The National Records of Scotland is the consolidation of the National Archives of Scotland and the General Register Office for Scotland. In 1789 the building was opened to the public. There are 450 staff, six public search rooms, and nine websites. The collection contains seventy-two kilometers of historical records, dating from the 12th century. It contains the Scottish register of births, marriages and deaths, as well as the Scottish Census records since 1841. The bound records are color-coded: black for death, red/maroon for birth, green for marriage. Only the most requested records get priority to be digitized, thereby determined by user requests. The oldest document is a brieve (the land the king granted for a church) from King David I from the 1120s. Also available are the digitized wills of the Scottish people that date from 1501 to 1901.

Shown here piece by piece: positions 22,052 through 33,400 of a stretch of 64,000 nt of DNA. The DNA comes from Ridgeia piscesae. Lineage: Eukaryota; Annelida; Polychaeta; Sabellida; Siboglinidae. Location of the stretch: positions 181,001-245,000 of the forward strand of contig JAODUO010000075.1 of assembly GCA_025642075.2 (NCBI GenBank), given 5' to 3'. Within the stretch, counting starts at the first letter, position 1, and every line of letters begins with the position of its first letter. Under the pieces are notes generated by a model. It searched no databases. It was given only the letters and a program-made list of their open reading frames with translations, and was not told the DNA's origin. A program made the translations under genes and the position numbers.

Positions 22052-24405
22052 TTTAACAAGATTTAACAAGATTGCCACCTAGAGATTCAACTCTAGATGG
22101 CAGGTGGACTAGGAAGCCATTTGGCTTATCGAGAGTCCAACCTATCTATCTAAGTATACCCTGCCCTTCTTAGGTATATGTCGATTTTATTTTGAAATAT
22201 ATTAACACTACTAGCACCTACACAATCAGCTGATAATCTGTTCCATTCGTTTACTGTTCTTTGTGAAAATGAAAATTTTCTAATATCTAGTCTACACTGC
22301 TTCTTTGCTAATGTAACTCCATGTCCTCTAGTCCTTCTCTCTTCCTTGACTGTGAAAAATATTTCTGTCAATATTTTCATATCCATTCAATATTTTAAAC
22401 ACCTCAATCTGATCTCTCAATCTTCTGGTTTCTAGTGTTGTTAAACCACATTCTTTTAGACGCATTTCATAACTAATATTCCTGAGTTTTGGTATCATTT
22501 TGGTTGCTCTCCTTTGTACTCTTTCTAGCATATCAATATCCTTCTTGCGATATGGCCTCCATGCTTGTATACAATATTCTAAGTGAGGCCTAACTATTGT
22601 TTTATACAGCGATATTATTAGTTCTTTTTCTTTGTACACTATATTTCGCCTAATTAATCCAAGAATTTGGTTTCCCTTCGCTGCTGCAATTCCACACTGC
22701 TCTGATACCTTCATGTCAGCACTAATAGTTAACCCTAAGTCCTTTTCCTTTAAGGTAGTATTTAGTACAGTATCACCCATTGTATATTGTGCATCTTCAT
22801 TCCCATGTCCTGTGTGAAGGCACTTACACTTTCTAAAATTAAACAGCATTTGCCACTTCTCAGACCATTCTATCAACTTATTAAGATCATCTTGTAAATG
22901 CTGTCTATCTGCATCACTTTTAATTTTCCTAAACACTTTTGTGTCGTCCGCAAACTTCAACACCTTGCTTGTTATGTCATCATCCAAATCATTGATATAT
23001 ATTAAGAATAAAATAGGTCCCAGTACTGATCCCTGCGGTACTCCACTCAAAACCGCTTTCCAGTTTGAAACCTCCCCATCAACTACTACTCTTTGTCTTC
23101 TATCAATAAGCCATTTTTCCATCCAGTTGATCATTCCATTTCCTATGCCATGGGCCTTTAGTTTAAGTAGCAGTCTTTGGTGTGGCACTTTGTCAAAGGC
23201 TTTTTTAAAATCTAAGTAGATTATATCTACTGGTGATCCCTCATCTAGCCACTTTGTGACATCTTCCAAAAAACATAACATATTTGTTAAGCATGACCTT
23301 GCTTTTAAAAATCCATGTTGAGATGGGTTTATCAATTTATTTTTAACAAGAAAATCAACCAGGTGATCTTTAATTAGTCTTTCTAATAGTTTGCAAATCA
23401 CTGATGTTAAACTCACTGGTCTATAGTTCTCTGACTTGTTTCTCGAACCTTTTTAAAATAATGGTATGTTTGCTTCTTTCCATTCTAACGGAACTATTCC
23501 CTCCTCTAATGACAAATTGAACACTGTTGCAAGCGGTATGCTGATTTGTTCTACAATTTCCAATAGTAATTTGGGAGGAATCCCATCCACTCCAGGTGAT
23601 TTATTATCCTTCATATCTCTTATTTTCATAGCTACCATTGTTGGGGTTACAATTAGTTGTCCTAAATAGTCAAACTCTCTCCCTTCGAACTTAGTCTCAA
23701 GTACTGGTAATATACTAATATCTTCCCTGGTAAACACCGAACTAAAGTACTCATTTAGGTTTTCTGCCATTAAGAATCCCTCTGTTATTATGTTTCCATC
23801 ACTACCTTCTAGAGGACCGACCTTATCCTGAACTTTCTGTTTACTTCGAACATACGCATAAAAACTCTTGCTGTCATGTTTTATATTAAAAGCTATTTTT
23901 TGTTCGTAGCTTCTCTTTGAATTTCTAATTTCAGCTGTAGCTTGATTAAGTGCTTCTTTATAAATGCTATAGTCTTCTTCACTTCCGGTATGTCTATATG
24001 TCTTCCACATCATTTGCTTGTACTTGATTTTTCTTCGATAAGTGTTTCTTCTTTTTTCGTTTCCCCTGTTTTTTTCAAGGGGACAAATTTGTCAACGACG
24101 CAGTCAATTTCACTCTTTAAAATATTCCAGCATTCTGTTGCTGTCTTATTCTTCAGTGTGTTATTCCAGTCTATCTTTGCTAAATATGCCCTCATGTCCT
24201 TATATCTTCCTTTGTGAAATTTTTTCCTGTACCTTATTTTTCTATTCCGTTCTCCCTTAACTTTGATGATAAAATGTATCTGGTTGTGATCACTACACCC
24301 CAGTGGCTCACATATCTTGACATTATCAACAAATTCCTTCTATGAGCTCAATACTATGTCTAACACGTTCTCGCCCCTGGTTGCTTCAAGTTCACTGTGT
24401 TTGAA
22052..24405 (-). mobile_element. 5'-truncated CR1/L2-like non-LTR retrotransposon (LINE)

Online service provided by the NSR include the following:
Scottish Archive Network: 45 archives
Scotlandspeople genealogical information, old parish registers, catholic registers, coats of arms,
Scotlandsplaces- maps, plans, aerial photos, geographical data
Scottish Handwriting.com paleography
Most of the National Records of Scotland users are from the older generation, say in the fifties and older, or professionals. The use of the records tends to increase with the airing of television shows regarding genealogy such as “Who Do You Think You Are?” Although the digital copies of records are available in house, they aren’t yet available online.